The first year of marriage for my wife and me was the most difficult. We moved to a new city in a new state. We started new jobs. We changed schools. We switched churches. Everything in our lives was new. On top of that, we lived on next to nothing. Both seminary students, we worked side jobs to pay our bills.
As tough as our new life of changes and financial stress was, we had a much bigger problem that made our lives difficult: We had no idea how to communicate with one another.
I can distinctly remember one day in the car when our lack of communication skills made for a painful experience:
My wife: "You need to turn here, babe."
Me: "You sure? Because I thought we were supposed to go straight."
My wife: "Nope. I thought this through. You need to turn."
Me: "Let's just see where straight takes us."
My wife: "It'll take us 'lost.' Turn."
Me: "I'm driving, so I'm going straight."
My wife: "Then you're going the wrong way."
Me: "I just want to see if this is the right way."
My wife: (mumbles under her breath)
Me: "Who has the keys right now? Me? Good. Next time, when you have them, you can turn."
We had to learn to communicate. It simply wasn't coming naturally.
Why did we have to learn? Because we were married, we loved each other, and we knew that if we weren't actively headed in the same direction, we were headed in opposite directions. Even passive, nonexistent communication moves you somewhere.
Communication, or lack thereof, is never neutral when you are dealing with people. The question is whether you're headed in parallel directions, or beginning to veer off course from one another. An ever-so-slight move off course can have a huge impact down the road.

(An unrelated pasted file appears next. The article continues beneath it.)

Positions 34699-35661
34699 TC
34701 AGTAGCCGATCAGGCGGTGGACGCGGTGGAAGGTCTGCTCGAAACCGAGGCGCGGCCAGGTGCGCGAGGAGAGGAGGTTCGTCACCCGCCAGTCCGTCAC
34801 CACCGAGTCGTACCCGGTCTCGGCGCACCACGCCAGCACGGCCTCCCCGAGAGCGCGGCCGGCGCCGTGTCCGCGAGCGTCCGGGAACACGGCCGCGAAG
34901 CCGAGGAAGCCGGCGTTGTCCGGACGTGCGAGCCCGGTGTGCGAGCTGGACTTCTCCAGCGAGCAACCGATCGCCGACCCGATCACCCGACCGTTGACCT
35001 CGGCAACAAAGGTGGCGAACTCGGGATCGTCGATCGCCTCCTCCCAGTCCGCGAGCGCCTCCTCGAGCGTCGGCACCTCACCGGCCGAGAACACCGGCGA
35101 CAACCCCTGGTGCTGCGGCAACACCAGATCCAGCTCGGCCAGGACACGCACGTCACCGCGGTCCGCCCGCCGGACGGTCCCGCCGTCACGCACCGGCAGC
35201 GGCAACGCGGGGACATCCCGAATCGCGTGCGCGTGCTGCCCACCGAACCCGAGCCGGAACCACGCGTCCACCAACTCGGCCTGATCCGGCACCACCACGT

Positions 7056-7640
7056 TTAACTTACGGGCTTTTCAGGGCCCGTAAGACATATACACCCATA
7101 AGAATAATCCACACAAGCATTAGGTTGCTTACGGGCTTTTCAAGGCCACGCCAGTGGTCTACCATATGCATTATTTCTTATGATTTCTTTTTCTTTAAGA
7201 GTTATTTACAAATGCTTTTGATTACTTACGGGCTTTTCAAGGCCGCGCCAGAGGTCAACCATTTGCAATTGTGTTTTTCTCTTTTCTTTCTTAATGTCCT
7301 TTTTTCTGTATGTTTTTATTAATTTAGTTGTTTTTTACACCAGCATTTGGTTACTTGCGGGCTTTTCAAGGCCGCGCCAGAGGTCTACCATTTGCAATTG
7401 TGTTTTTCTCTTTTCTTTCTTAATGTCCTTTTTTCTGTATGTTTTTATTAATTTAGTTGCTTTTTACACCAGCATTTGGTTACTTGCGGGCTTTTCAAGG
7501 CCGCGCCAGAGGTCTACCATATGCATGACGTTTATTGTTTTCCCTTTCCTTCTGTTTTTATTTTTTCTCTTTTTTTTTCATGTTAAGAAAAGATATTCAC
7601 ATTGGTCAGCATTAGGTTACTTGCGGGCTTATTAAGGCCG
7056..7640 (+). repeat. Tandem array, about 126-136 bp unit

This is true for small groups, too. In effect, small groups are churches within a church, which means that a local congregation is a combination of multiple small groups, or multiple churches, coming together to worship. It's a beautiful thing. All those groups are filled with people, and how we communicate with them will determine the trajectory of the groups.
There's a danger in not communicating well to small groups. Without oversight and leadership, small groups become unhealthy pockets of church life. It's far too easy to get disconnected. They're meeting somewhere private, and they're led by lay leaders. They're talking about tough issues, and there isn't a guide to handle every situation that comes up. Without a coach checking in regularly with the group leader, a group can get really weird, really quickly.
Even if a group starts out strong, things can turn south. Andy Stanley says, "Vision leaks." Over time, without a constant drip of communication, leaders will lose the vision. The group will drift from the primary mission. Leaders will lose focus, and they'll find themselves off the intended course. Without clear, consistent communication, lots of weird things can happen.
You may be nodding your head in agreement, knowing from experience how quickly things can go sideways in a small group when communication has broken down. Leadership owes it to group leaders to give thorough, reasoned, compelling communication.
In order to do that, church leaders should use all means necessary to ensure delivery. Choosing the correct method for the information you're communicating is important, though. Before you put your next message together, read through the different methods below.